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NHS England and NHS Improvement: Annual Assessment 2019-20

Volume 688: debated on Thursday 28 January 2021

Today, I am laying before Parliament my annual assessment of the NHS commissioning board (known as NHS England) for 2019-20.

Covid-19 has presented an unprecedented challenge, the scale of which the NHS has not seen in its 72-year history. I would like to begin by giving my utmost thanks and appreciation to all colleagues throughout the NHS for their dedication and hard work responding to the virus.

My assessment of NHS England and NHS Improvement’s (NHSE/I) performance for 2019-20 reflects the impact these challenges have had on the health service and differentiates between performance before the pandemic took hold and the subsequent impact managing the virus has had on delivery. To this end, I have defined performance pre-covid-19 as the period April 2019 to end January 2020. Evidence from this period has been used to make a reasonable assessment of where performance would have been had covid-19 not happened.

2019-20 was a transitional year for the NHS, that saw NHSE/I embed the first phase of delivery against the NHS long term plan. NHSE/I has worked closely with local health systems to develop robust, system and local-level implementation plans. In 2020-21 these plans will need to be revised to reflect possible new and longer-term demands caused by covid-19 and to account for the Government’s 2019 manifesto commitments. To ensure these plans are workable NHSE/I must ensure disciplined financial management across all organisations. I am therefore pleased to see most NHS providers reporting a year-end position that is equal to or better than their agreed control totals.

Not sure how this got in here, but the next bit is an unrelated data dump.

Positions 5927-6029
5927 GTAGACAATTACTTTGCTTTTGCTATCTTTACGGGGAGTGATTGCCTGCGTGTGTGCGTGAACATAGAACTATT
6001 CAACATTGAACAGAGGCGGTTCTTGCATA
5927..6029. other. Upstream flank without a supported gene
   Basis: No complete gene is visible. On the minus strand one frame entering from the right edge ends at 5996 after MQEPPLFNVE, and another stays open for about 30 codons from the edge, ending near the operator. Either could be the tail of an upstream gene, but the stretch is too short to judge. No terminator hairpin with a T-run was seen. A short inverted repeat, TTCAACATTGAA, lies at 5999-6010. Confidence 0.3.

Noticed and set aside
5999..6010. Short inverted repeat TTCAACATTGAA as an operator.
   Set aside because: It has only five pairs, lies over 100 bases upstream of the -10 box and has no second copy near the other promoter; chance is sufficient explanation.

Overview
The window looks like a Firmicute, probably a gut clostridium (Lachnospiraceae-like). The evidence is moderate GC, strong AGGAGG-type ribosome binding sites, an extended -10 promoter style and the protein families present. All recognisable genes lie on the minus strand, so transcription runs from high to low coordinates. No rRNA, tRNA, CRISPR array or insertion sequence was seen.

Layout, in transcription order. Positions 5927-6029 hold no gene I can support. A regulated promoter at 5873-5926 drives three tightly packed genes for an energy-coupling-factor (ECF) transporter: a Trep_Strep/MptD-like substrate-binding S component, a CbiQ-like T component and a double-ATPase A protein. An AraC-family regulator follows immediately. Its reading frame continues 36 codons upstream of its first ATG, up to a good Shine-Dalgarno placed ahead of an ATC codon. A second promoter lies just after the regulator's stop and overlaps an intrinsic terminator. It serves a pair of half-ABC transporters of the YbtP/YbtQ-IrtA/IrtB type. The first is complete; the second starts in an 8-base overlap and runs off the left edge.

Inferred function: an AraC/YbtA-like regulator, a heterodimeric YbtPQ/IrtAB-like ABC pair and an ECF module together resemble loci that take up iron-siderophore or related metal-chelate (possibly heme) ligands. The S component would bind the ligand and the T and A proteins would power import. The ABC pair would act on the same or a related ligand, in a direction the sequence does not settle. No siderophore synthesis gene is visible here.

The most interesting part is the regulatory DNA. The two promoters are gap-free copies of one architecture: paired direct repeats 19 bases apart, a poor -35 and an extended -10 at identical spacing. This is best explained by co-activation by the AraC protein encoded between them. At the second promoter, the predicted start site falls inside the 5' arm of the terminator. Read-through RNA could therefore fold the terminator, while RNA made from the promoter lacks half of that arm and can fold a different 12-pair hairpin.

To ensure performance targets are appropriate and help improve clinical quality and outcomes, NHSE/I has field tested proposals in urgent and emergency care, routine elective care, cancer and adult and children’s mental health as part of the clinically led review of NHS access standards. The impact of covid-19 has delayed the final evaluation report and I expect NHSE/I to continue to work with wider Government and local NHS organisations to produce evidence-based approaches. An increase in demand for services in 2019-20 pre-pandemic has meant that performance targets on NHS constitutional standards were not on track to be met by the end of the year. Between April 2019 and January 2020, demand for urgent investigation of possible cancer and emergency admissions via A&E increased by 8% and 3.5% respectively, compared to the same period last year, making it harder for the NHS to treat patients within the agreed targets. Key to managing demand in the system is ensuring a steady flow of patients through to the point at which they can be safely discharged. Despite great efforts in both health and social care, the average delayed transfer of care (DTOC) figure of 4,000 or fewer delays remains challenging and the trajectory up until January 2020 was 5128 leaving a cumulative target of 1,182 beds to be delivered.